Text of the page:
“Here’s the thing–who’s paying for college?” Green said. “Parents are paying for college and if they’ve grown up in an evangelical environment, a parent is choosing the college. A lot of students have no choice.”

    Except, nope, you always have a choice. I joined the Army to pay for college, my wife took out student loans. There is a ton of financial aide out there. Some people even choose to work through school. You always have a choice. If you are truly so principled about your, or someone else’s, gay/lesbian/transgender identity, go somewhere that embraces that. You’ll figure out how.

    Replies

    • Kristen 1 year ago1 year ago

      I seriously doubt that many students are attending $40,000+ private schools because their parents forced them to. Ms. Green is actually employed by a pro LBGT group, Campus Pride, which purposes to aggressively fight against policies at schools they have deemed discriminatory. I've noticed that any who disagrees with her view is painted as intolerant and hateful. Also, if these young adults are mature enough to act on their sexuality, they should be mature enough … Read More

      I seriously doubt that many students are attending $40,000+ private schools because their parents forced them to. Ms. Green is actually employed by a pro LBGT group, Campus Pride, which purposes to aggressively fight against policies at schools they have deemed discriminatory. I’ve noticed that any who disagrees with her view is painted as intolerant and hateful. Also, if these young adults are mature enough to act on their sexuality, they should be mature enough to discuss it with their parents. That’s a red herring.

  20. Caleb 1 year ago1 year ago

    I'm seeing a lot of claims going around that this bill would do far more than just strengthen anti-sex discrimination laws, and I'm not sure how much is actually true. The most clear case I can point to is from Biola, which includes 5 examples of purported effects (bulleted): http://now.biola.edu/news/article/2016/jun/08/preserve-faith-based-higher-education/ As far as I can gather from the bill (http://leginfo.legislature.ca.gov/faces/billNavClient.xhtml?bill_id=201520160SB1146) and the Equity in Higher Education act, which it amends (http://leginfo.legislature.ca.gov/faces/billCompareClient.xhtml?bill_id=200920100SB195), I see no way in which these … Read More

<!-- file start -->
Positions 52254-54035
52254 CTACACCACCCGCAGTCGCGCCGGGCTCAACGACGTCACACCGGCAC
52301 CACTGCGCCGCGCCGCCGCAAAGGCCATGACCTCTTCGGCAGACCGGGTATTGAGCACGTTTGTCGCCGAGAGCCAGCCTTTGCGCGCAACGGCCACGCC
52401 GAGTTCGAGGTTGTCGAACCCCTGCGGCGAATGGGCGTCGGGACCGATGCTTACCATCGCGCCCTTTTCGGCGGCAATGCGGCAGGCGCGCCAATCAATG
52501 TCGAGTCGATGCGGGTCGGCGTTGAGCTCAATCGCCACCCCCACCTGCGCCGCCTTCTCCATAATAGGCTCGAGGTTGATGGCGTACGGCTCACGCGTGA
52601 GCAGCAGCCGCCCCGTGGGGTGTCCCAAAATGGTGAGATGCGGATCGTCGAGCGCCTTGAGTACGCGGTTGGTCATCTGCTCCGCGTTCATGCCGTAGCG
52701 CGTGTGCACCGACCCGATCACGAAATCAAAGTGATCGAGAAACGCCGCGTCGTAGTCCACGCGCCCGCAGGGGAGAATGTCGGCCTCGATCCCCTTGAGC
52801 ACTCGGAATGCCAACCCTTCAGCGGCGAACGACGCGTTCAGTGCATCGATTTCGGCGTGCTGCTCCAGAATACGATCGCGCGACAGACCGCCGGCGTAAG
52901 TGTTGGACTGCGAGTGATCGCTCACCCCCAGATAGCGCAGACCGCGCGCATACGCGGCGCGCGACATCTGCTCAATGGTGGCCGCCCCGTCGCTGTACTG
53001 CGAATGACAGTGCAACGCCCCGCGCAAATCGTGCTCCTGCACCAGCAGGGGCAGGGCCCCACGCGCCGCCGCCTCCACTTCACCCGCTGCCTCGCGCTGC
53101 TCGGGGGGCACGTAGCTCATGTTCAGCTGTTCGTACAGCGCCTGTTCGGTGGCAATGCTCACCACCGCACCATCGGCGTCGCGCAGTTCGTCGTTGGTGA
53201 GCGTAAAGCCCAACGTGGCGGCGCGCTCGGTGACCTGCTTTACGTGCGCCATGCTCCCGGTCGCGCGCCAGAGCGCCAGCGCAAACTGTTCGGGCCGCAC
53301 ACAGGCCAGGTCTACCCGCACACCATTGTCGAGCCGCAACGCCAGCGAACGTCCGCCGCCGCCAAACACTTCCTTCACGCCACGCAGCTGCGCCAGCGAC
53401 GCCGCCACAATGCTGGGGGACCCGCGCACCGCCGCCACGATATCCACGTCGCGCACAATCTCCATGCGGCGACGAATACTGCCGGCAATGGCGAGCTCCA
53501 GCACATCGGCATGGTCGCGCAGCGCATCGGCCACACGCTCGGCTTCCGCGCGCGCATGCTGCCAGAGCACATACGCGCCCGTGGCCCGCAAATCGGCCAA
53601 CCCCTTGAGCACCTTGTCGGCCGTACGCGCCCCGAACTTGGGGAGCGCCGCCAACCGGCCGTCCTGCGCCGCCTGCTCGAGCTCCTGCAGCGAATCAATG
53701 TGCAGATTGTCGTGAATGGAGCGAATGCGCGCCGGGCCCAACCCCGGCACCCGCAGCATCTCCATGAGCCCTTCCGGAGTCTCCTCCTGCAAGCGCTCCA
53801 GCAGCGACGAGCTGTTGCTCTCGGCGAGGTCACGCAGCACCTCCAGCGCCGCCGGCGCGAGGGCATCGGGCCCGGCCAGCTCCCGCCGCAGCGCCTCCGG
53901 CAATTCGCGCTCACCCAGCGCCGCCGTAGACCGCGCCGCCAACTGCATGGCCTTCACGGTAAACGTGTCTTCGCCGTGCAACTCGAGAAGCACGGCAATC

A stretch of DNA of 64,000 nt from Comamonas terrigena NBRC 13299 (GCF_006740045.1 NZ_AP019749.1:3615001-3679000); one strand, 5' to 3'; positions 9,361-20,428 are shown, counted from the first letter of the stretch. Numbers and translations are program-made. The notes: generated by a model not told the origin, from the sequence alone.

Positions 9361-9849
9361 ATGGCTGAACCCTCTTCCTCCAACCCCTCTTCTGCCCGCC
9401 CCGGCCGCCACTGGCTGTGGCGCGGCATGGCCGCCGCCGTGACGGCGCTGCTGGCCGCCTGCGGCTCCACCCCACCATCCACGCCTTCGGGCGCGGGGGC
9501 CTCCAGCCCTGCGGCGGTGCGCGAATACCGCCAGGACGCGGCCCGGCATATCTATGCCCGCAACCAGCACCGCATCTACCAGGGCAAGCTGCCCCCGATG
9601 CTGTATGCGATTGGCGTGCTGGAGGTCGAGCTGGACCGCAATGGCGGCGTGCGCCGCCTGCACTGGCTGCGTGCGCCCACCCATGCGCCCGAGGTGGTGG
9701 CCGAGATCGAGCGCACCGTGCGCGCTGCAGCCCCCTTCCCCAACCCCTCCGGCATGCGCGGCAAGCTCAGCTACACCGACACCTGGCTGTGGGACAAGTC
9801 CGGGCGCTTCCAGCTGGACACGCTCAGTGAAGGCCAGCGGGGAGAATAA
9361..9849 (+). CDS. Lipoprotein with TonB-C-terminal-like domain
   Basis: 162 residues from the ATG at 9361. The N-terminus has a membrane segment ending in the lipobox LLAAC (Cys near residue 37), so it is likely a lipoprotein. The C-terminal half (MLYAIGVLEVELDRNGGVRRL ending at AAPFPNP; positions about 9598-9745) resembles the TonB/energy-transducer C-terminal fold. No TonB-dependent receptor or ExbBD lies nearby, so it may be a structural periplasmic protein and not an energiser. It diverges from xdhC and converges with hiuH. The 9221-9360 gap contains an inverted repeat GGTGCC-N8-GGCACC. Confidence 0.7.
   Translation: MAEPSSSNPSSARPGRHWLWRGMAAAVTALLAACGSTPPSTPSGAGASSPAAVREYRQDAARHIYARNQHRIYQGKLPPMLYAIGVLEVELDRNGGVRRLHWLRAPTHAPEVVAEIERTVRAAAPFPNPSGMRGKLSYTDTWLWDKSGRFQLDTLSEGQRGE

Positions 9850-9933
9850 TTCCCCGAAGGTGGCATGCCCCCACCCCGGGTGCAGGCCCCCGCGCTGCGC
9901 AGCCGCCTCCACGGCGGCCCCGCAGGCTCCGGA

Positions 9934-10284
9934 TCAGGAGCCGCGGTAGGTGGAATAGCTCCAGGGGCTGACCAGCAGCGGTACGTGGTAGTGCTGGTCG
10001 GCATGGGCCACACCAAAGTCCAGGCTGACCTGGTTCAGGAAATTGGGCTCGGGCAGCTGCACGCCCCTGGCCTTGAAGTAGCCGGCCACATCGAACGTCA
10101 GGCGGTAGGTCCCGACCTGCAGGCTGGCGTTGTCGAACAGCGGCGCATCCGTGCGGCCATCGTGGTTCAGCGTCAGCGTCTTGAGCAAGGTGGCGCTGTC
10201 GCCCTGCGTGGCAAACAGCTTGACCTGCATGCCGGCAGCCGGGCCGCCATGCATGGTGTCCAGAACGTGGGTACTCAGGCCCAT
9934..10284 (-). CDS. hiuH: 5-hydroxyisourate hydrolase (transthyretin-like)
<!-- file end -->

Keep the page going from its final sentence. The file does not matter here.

I’m seeing a lot of claims going around that this bill would do far more than just strengthen anti-sex discrimination laws, and I’m not sure how much is actually true.

    The most clear case I can point to is from Biola, which includes 5 examples of purported effects (bulleted):
    http://now.biola.edu/news/article/2016/jun/08/preserve-faith-based-higher-education/

    As far as I can gather from the bill (http://leginfo.legislature.ca.gov/faces/billNavClient.xhtml?bill_id=201520160SB1146) and the Equity in Higher Education act, which it amends (http://leginfo.legislature.ca.gov/faces/billCompareClient.xhtml?bill_id=200920100SB195), I see no way in which these sorts of claims can be true, with the possible exception of the profession of faith claim (if something about sexuality is included in the profession of faith, I could see how that could risk a violation).

    Is there any merit to these purported effects and others like them? Help!

    Replies

    • Jane Meredith Adams 1 year ago1 year ago

      Hi Caleb.
      I would agree with you. In my reporting, I asked about those claims and received no answer that substantiated them. Jane

    • Aaron 1 year ago1 year ago

      What claims are your specifically talking about? From http://leginfo.legislature.ca.gov/faces/billNavClient.xhtml?bill_id=201520160SB1146: "This bill would limit the religious exemption from the Equity in Higher Education Act to certain educational programs and activities of a postsecondary educational institution that is controlled by a religious organization." The bill basically says you can no longer get an exemption to the Equity in Higher Education Act except for programs training professionals in the sponsoring religion. So anything else (students and staff for non-religious training, … Read More

      What claims are your specifically talking about?

      From http://leginfo.legislature.ca.gov/faces/billNavClient.xhtml?bill_id=201520160SB1146:

      “This bill would limit the religious exemption from the Equity in Higher Education Act to certain educational programs and activities of a postsecondary educational institution that is controlled by a religious organization.”

      The bill basically says you can no longer get an exemption to the Equity in Higher Education Act except for programs training professionals in the sponsoring religion. So anything else (students and staff for non-religious training, bathrooms, dorms, school discipline, etc) would be subject to the Equity in Higher Education Act meaning all Californian institutions that are sometimes called Christian Liberal Arts schools would be forced to take direction on sexual morality from the state government and/or activists with the time/money to litigate.